Pop stars think Italians are singing their songs in quarantine

When really, it’s just Gay Twitter having a field day in self isolation.

by Douglas Greenwood
|
16 March 2020, 1:35pm

Twitter

Picture this: you’re stuck in your house and have been for several days now. The outside world is becoming a mere mirage, a dot in the distance of your fleeting memory, now wholly occupied by blue light fatigue. A single man stands on his balcony, staring into the sunset, and sings: “Too much of anything can make you sick / Even the good can be a curse (curse)

This is, of course, an entirely fantastical proposition spun off the back of the viral clip of Italians singing in unison on their balconies amidst the country-wide Coronavirus lockdown. It was a bittersweet moment in Italy’s fight against Coronavirus, a sign of hope and humanity in the face of adversity.

But it also, being a clip widely shared on the internet, quickly became meme fodder for the kids of Gay Twitter. Over the weekend, pop stans have been layering the audio of live performances over the clip of Italians singing from their balconies, and while it’s mostly been an in-joke for queer enclaves of Twitter, it has spilled out to reach the musicians involved too.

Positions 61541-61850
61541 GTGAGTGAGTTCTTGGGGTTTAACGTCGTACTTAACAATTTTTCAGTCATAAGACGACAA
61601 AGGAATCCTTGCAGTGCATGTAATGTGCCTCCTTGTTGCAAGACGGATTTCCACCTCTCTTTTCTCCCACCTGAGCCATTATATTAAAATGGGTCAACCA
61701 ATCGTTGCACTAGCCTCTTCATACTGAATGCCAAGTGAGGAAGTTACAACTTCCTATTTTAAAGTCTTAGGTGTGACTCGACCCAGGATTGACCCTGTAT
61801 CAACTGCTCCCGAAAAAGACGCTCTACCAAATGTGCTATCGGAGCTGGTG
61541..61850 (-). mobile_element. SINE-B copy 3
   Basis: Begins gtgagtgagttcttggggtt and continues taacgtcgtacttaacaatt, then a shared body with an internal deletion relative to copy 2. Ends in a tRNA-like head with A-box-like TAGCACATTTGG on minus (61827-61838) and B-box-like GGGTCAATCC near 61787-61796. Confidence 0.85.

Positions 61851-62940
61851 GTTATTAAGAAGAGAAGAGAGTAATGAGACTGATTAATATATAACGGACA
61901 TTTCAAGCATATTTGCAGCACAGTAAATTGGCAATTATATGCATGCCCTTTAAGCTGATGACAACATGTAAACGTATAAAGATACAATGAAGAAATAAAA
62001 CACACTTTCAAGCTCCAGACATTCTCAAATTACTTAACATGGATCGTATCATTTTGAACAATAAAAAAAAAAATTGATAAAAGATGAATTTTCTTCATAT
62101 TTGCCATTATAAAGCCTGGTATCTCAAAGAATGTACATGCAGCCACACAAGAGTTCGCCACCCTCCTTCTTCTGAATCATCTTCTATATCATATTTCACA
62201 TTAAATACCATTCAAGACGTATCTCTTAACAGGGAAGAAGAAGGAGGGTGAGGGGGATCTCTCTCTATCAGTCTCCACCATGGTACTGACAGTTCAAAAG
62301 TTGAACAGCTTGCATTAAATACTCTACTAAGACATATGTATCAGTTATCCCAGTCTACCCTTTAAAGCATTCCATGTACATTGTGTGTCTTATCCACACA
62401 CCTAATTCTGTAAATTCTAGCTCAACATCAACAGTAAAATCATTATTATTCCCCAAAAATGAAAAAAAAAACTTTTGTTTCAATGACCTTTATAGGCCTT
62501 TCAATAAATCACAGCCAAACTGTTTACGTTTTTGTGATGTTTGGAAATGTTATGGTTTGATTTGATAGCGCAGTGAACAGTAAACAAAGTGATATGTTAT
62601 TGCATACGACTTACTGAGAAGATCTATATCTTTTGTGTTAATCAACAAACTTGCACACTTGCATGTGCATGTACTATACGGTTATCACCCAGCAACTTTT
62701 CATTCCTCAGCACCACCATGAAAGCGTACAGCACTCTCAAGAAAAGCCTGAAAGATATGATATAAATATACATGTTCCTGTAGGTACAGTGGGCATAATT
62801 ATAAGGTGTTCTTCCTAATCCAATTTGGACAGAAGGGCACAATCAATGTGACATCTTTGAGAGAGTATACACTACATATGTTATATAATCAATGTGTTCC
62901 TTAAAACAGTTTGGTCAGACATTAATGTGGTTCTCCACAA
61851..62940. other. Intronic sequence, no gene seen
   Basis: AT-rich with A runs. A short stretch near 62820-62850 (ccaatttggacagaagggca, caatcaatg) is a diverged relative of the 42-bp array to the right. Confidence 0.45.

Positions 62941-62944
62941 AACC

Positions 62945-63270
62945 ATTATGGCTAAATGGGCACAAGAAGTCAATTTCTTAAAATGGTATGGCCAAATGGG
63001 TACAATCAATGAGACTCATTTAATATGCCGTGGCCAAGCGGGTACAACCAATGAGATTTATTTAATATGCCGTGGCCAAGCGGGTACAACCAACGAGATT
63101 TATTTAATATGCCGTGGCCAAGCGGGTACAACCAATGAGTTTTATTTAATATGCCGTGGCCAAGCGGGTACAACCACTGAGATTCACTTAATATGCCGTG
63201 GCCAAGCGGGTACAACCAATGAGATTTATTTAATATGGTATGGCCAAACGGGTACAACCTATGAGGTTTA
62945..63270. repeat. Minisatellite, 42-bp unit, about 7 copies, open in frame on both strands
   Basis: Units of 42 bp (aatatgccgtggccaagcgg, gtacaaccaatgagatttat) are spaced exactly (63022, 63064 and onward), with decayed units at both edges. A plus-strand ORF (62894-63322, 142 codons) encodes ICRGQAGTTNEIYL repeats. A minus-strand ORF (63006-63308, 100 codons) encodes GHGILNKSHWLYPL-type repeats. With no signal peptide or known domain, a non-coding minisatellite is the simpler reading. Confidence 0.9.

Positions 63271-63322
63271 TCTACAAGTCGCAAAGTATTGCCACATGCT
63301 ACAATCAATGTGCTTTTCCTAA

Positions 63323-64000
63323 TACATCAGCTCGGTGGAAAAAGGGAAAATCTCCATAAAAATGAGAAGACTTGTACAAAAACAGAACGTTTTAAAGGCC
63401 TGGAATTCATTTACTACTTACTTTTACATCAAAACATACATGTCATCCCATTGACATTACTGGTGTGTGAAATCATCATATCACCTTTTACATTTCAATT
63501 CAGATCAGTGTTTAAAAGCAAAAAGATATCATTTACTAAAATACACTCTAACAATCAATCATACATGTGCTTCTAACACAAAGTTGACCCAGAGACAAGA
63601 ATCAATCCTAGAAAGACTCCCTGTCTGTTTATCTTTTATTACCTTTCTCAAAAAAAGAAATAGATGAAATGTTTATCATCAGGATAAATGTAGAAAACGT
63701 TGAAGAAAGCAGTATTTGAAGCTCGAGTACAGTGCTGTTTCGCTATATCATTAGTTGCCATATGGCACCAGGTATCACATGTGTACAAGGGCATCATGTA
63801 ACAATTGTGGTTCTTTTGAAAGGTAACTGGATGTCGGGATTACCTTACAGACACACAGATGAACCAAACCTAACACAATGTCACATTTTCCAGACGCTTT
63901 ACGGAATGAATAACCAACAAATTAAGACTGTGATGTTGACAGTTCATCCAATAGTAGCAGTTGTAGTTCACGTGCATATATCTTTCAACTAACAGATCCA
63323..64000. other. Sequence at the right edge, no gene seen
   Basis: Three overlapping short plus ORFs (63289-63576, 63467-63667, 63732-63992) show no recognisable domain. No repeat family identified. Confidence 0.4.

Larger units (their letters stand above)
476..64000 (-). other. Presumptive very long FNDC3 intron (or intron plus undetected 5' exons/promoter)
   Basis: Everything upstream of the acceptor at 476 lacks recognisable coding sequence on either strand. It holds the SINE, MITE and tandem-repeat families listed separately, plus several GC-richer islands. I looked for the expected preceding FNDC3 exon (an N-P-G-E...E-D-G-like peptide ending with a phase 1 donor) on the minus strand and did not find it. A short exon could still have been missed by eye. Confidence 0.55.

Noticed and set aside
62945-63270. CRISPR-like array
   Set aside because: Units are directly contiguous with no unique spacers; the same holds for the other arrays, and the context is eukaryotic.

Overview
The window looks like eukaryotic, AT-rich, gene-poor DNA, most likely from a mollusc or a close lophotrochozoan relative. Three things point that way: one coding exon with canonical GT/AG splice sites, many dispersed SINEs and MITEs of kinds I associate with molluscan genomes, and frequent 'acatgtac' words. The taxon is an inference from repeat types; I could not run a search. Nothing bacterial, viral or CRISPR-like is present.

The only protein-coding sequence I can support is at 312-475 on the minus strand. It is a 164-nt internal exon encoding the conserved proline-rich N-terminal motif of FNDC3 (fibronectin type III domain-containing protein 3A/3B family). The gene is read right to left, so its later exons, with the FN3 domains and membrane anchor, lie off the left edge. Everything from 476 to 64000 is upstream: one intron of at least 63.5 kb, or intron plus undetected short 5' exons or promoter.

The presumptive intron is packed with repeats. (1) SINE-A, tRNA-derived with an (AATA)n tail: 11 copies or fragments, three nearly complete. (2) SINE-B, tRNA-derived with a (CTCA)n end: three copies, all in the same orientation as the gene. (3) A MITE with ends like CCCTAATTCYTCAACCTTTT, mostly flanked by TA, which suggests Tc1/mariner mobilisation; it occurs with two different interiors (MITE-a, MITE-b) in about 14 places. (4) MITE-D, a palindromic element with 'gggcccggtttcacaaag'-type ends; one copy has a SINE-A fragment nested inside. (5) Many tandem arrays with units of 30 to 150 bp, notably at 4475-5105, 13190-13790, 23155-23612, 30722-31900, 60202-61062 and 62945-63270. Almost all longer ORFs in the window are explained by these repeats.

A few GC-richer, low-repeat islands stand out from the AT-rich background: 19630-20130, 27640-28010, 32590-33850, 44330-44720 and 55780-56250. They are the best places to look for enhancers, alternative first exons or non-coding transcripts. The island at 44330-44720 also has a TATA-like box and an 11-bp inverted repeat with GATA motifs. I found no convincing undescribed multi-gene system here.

First up was Katy Perry, who thought this clip of the balcony singers bellowing “Roar” was real.

She retweeted the clip with the caption “You cannot break the human spirit. We are one in this” including a love heart emoji and the Hungarian flag. She later deleted the tweet and reposted with the Italian flag. At the time of writing, it is still live.

Then came the people’s princess of British pop music Cheryl, who fell for one Tweeter’s video of the throngs of people on the balconies singing “Fight for this Love”, a song which peaked at number five in the Italian charts 11 years ago. “I’m crying” she tweeted, though the original video has since been hidden after its creator put their account on private.

It was Madonna, though, who wins this game for us. “Let Us All RISE UP. everywhere around the world” she tweeted with a video of the group singing her song “I Rise”, with audio likely lifted from one of her live performances at London’s Palladium.

It’s fascinating that, despite several hundreds, if not thousands of people pointing out that these clips are all fake, each of these pop stars have decided to keep their tweets celebrating said falsehoods intact. In a time when everything is hugely uncertain, maybe it’s nice to have one thing, one overwhelming falsity, to find humour in for a bit? Either way, let’s revel in the absurdity of the internet for a while. And watch this "Chun-Li" one cause it’s quite funny too.

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